To deal with the lack of a rebate, I used a solid piece of plywood for a grille frame and made the thickness around the hole in it flush with the extended speaker bezel.

Now let's bring on the grille vs. no grille debate! :D

Another hint which is buried deep in these forums; Make the top removable. It allows you to adjust the stuffing, or in my case, retighten a terminal post which came loose.

chrisb 4th October 2013 03:40 AM

c g l :

Either of those kits would work fine if you're more comfortable building an electronic project than speaker enclosures - by many accounts the 41Hz are particularly great performers.

Of course I could get all snarky and suggest that nothing less than a tube amp would to the Alpairs justice, but that's just not true.

What I will say is that I've tried a few Class-T amps (commercial) chip amps (AudioSector gain clones, etc) and over the years, and for bang for the buck, something like the little Topping TP30 is quite a sweet little unit. Bob is even more enthusiastic about his higher powered TP60, and that's a good enough recommendation for me to eventually try one of those myself - a guy can't have too many amps - as long as they're not all the size of a Jolida 302 etc.

As for rebating of the Alpairs or for that matter any wide dispersion full range driver with a thick mounting flange being "optional" - I'd differ with that. At the very least, perhaps the custom cans boys could cut a separate piece of 9mm or so material with a hole to fit the driver flange that could be laminated on the the front of the baffle - you could even make it a "feature" . You'd just need to decide whether to use the extra bezel ring on A7s or not. FWIW, I don't on the 7s myself, and would be surprised if I could hear the difference - other folks might.

cbiern 4th October 2013 04:13 PM

Quote:

Originally Posted by Bob Brines (https://www.diyaudio.com/forums/full-range/172605-frugel-horn-mk3-post3651972.html#post3651972)
Well, you will always find a use for the rest of the 18mm sheet!

I tend to use 12mm material, which makes the problem worse. I just double the baffle or portion of the baffle, giving me 24mm material. Using 15mm material, I would double the area behind the driver. As long as you chamfer the driver hole, all will be well. laminating two 15's is a lot easier than laminating a 15 and a 5.

Bob

Will adding a piece behind the baffle mess with the cabinet volume sort of like adding stuffing that you are not able to remove or adjust?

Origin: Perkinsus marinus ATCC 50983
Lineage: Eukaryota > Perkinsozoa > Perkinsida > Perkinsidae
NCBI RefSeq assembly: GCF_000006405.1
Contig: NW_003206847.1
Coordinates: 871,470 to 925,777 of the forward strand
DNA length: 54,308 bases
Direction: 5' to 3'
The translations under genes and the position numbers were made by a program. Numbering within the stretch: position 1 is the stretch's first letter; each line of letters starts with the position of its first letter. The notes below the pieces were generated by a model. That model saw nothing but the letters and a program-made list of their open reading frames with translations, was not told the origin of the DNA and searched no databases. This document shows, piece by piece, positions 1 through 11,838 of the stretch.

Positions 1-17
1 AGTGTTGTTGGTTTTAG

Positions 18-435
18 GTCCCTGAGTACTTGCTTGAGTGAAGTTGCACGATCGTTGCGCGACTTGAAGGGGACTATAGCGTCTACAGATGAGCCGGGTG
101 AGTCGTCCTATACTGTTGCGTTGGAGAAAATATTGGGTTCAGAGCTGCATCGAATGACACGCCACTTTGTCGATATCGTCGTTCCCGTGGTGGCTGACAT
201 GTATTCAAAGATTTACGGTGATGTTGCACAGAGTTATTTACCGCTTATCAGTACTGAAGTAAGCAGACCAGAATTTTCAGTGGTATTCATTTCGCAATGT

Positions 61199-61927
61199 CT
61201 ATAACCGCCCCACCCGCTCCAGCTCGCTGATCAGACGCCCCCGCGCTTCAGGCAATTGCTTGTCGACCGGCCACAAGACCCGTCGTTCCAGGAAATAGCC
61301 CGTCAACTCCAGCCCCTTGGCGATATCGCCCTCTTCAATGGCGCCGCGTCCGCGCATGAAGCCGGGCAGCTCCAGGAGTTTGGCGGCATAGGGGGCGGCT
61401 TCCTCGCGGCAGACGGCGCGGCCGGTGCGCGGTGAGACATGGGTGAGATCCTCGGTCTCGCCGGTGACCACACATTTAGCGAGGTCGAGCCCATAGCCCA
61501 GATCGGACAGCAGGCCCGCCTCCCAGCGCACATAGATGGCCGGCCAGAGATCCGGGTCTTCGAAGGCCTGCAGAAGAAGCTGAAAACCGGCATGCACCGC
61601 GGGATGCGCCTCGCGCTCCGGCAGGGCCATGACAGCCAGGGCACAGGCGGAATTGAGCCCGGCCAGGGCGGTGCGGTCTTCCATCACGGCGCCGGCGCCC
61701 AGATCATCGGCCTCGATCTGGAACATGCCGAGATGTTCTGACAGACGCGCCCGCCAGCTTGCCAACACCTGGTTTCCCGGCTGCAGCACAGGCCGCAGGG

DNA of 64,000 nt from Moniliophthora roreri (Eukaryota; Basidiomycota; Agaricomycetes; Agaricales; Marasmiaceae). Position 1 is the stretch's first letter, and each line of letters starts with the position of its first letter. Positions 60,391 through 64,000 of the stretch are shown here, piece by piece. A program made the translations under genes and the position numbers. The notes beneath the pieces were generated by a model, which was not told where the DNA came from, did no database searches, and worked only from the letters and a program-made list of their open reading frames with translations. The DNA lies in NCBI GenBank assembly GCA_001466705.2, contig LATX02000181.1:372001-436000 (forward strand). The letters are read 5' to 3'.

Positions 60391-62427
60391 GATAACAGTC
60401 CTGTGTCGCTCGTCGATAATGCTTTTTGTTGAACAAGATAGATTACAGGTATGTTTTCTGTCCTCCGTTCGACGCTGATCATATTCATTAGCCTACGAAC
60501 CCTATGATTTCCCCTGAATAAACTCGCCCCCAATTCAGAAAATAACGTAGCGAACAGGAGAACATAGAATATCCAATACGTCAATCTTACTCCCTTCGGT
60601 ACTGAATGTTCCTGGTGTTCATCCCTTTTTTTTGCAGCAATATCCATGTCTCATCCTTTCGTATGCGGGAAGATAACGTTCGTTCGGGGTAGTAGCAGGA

chrisgoeslive 4th October 2013 04:18 PM

Quote:

Originally Posted by EdKennedy (https://www.diyaudio.com/forums/full-range/172605-frugel-horn-mk3-post3654183.html#post3654183)
I went a different approach to mounting the driver. I simply mounted it on the face of the front. you can then use a cheap portable sabre saw to cut the hole. I then used a rotary rasp bit in a drill to bevel the back side of the hole (Very Important).
To deal with the lack of a rebate, I used a solid piece of plywood for a grille frame and made the thickness around the hole in it flush with the extended speaker bezel.

Now let's bring on the grille vs. no grille debate! :D

Another hint which is buried deep in these forums; Make the top removable. It allows you to adjust the stuffing, or in my case, retighten a terminal post which came loose.


Nice job on those speakers - what finish have you used on the cabinets is it veneered?

chrisb 4th October 2013 05:25 PM

Quote:

Originally Posted by cbiern (https://www.diyaudio.com/forums/full-range/172605-frugel-horn-mk3-post3654827.html#post3654827)
Will adding a piece behind the baffle mess with the cabinet volume sort of like adding stuffing that you are not able to remove or adjust?


if the thickness and length of panel I envision Bob is suggesting and I've used myself (i.e. no more than 1/2" and full width, but extending only a couple of inches below the through hole), not significantly enough to impact - excess stuffing placed directly behind a driver such as the Alpair 7 or CHR70 would likely have a more deleterious effect

edit; yet another addendum - with 18mm - 3/4" baffles, I don't personally use anything thicker than 9mm 3/8" for those extra rear plates - but others might want to


All times are GMT. The time now is 08:11 AM.


Search Engine Optimisation provided by DragonByte SEO (Pro) - vBulletin Mods & Addons Copyright © 2021 DragonByte Technologies Ltd.
Resources saved on this page: MySQL 17.65%
vBulletin Optimisation provided by vB Optimise (Pro) - vBulletin Mods & Addons Copyright © 2021 DragonByte Technologies Ltd.
Copyright ©1999-2021 diyAudio

Wiki